In the course of researching the trail I could not find much information about it. I now know why: it's not that spectacular. Still, any day out in the woods is a good day. The trail climbed up to a ridge with limited views off to the hazy mountains.
Then the trail descended a bit until it came to an overgrown section of old road bed. The trail is only .8 mile long and so I figured this was the official end of the trail. More adventurous hikers could scramble amongst the rhododendron to explore further, but with Sierra this would be our turnaround point.

The hike back to the car was mostly downhill. We saw a few mushrooms
and a pile of bear scat, but not much else that seemed particularly interesting. After getting back to the car and eating a quick snack,
snack at car
I decided an appropriate end to our adventure would be lunch at the Old Town Dairy Bar in Jonesborough. We had lunch and the "special treat" of a strawberry sundae before heading home. Another successful Daddy/Daughter Adventure!       

Friday, August 8, 2014

It IS About the Bike

My ride 2 weeks ago on the Virginia Creeper Trail was a good for me in more ways than one. First of all it allowed me the opportunity to ride one of America's best rail/trails with great company. It also forced me to get the bike out of the shed, put air in the tires and get it ready to ride on. Since I've gotten it rideable again (though I need to get a new saddle) I've been riding to work. Yes, today was the first day since the end of my furlough that I did not ride to work. It was pouring rain at departure time and so I opted to drive. (I know I am a fair weather bicycle commuter!) I also got motivated to put in my application for the federal bicycle transportation subsidy.

Now I know the ride is short at about 1.4 miles. However the route is on some narrow road with blind curves and features 2 pretty good climbs. Since I used to walk to work but was told "people around here don't walk", I wonder what drivers think of my cycling? 
Create Maps or search from 80 million at MapMyRide

Sunday, August 3, 2014

North Carolina Arboretum

Today Noelle, Sierra and I headed down to Asheville to check out the North Carolina Arboretum. The arboretum had originally been the focus of our trip down there, but after a delicious lunch at Mellow Mushroom we strolled around downtown a bit and ended up at Splashville an area of fountains for kids (and adults) to play in.

After Sierra spend about a half hour getting somewhat wet, we headed for the arboretum. While the parking fee is a bit expensive at $12, the arboretum is a very pleasant place for a stroll. We were all impressed by the Quilt Garden,
Quilt garden
Noelle and Sierra at garden
and the art work throughout the arboretum.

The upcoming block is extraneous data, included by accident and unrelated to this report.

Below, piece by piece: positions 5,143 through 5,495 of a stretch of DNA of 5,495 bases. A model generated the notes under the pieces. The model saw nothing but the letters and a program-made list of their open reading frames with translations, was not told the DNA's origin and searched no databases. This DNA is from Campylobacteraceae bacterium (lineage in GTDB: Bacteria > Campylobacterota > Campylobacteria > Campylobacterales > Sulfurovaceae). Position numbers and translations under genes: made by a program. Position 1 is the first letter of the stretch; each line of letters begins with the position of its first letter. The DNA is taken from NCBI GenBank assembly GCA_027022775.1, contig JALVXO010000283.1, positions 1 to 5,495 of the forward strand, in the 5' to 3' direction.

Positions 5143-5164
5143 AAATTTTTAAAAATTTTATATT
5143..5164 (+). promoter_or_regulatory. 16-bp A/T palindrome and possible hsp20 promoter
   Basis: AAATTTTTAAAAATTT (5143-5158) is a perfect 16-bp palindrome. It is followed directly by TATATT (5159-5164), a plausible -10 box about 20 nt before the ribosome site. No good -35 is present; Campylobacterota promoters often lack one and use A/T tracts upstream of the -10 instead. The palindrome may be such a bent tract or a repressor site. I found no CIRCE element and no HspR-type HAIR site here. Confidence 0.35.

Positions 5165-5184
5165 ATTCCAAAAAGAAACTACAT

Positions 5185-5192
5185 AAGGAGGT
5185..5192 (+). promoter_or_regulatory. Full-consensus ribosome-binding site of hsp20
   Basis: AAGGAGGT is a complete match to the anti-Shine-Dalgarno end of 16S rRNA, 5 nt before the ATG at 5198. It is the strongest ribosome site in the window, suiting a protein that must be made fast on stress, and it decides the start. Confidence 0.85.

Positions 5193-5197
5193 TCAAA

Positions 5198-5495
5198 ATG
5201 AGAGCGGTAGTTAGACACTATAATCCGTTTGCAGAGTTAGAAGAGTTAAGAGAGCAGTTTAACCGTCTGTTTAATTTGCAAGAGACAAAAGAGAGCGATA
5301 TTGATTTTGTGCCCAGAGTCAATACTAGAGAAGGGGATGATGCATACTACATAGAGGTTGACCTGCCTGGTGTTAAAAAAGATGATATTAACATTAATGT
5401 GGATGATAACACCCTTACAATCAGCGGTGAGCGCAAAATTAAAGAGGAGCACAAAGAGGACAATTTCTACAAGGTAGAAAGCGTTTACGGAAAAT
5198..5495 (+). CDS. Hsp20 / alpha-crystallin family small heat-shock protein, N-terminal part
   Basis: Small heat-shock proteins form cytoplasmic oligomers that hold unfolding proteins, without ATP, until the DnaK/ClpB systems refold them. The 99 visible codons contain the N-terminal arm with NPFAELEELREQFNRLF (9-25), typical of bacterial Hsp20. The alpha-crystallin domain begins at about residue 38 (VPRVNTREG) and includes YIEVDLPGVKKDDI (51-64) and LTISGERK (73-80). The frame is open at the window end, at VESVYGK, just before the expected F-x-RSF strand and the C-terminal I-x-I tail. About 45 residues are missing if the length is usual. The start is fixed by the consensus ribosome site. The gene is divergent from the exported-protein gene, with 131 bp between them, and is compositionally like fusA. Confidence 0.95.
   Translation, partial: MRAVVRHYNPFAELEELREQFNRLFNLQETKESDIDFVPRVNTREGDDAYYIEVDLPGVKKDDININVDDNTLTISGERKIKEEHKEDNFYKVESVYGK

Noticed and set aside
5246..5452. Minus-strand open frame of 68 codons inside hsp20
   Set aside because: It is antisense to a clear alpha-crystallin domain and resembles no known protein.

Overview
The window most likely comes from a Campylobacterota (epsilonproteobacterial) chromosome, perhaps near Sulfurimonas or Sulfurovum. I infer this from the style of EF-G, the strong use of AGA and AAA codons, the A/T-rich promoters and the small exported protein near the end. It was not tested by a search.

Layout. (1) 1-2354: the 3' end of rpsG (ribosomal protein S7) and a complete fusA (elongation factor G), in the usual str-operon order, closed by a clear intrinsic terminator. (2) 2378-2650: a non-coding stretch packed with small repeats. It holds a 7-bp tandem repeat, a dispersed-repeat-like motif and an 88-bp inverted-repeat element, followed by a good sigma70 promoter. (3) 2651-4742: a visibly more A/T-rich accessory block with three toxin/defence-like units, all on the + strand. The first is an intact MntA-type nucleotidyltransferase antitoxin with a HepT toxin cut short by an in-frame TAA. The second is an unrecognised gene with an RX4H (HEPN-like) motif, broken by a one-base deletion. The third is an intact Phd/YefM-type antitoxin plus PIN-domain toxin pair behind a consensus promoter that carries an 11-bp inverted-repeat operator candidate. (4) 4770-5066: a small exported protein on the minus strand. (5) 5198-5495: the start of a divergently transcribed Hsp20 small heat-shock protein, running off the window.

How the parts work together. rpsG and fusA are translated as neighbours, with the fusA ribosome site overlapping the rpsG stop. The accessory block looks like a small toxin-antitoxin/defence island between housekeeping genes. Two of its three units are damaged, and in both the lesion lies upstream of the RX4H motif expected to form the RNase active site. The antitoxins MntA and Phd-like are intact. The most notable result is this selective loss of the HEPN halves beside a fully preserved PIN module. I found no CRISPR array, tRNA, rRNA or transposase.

A hedge against
Oh Great Spirit
However, my favorite part was the bonsai garden.
2 bonsai
another bonsai
bonsai forest
We walked from the main parking area to an education center and then took a short hike back on the Natural Garden Trail.
on the trail
Sierra was happy to go hiking. She walked a good bit of the way on her own, although Noelle and I did have to carry her a little bit.         

Monday, July 28, 2014

Cherokee National Forest: Wolf Creek Falls

Today is the last day of my furlough and my first time out for a solo adventure in a while. I took inspiration from our family outing on Saturday to head into a part of the woods I've never been in before. I headed to Wolf Creek. On Saturday, while driving to the Betty Place Trailhead, we passed a sign for the Wolf Creek Trailhead. This trailhead was not marked on my map and so I did a little bit of research on it when I got home. It turns out that it is the starting point for a horse/ATV trail up an old carriage road to Wolf Creek Falls. I was intrigued and today had the opportunity to explore the area a little.

The drive tot eh trailhead seemed long, but the air was cool enough this morning to drive with the windows down. I turned off of US 25/70 and onto the marked road. It was paved for a short distance but turned to gravel near a church.
trailhead sign
The road was also quite rutted and muddy. Still, it was not too rough for my Honda Civic. I parked at the end of the road in a big gravel lot and then hit the trail. Almost immediately the trail forded Wolf Creek. I headed back to the car for my sandals, put them on my feet and tied my boots together to hang around my neck.
selfie with boots

I forded the creek for the first time. The water felt good and cool, but the stream was moving pretty swiftly due to last night's rain. Once across I decided to leave my sandals on, as I figured there would probably be another ford of the creek. This turned out to be a good decision, as shortly after crossing the creek for the first time, I re-crossed it again. After the second crossing I decided to stick with sandals. I would have two more crossings, but both of them would come much later in the hike. The sandals were handy though for slogging through the muddy trail.

The trail closely followed Wolf Creek for much of its length,
wolf creek (2)
although the trail left the creek for a steep climb towards the waterfall. Along the way I was treated to views of a few species of wildflowers
pink flowers
including Indian pipe.
indian pipe
There were also lots of mushrooms out.
white mushroom
Soon after the steep climb, the trail met a more muddy road. I turned right at this junction because the road led downhill. This turned out to be the correct decision as the road soon ended at a campsite from which raging water could be heard.

I took a faint path from the campsite to the top of the falls. There was not much of a view from there and so I looked around and found another trail that led down to the base of the falls. With last night's rain there was a good flow of water falling over the ledge and the view was impressive. The spray from the falls was refreshing. I spent a few minutes eating a snack and enjoying the quiet, secluded spot.
wolf creek falls
I took some photos and then started to head back to the car. On the return trip I decided to wear my boots as I knew when to expect creek crossings and the little grains of rock that got caught in my sandals were rubbing my feet raw. I made good time on the return hike and was back to the car in no time at all.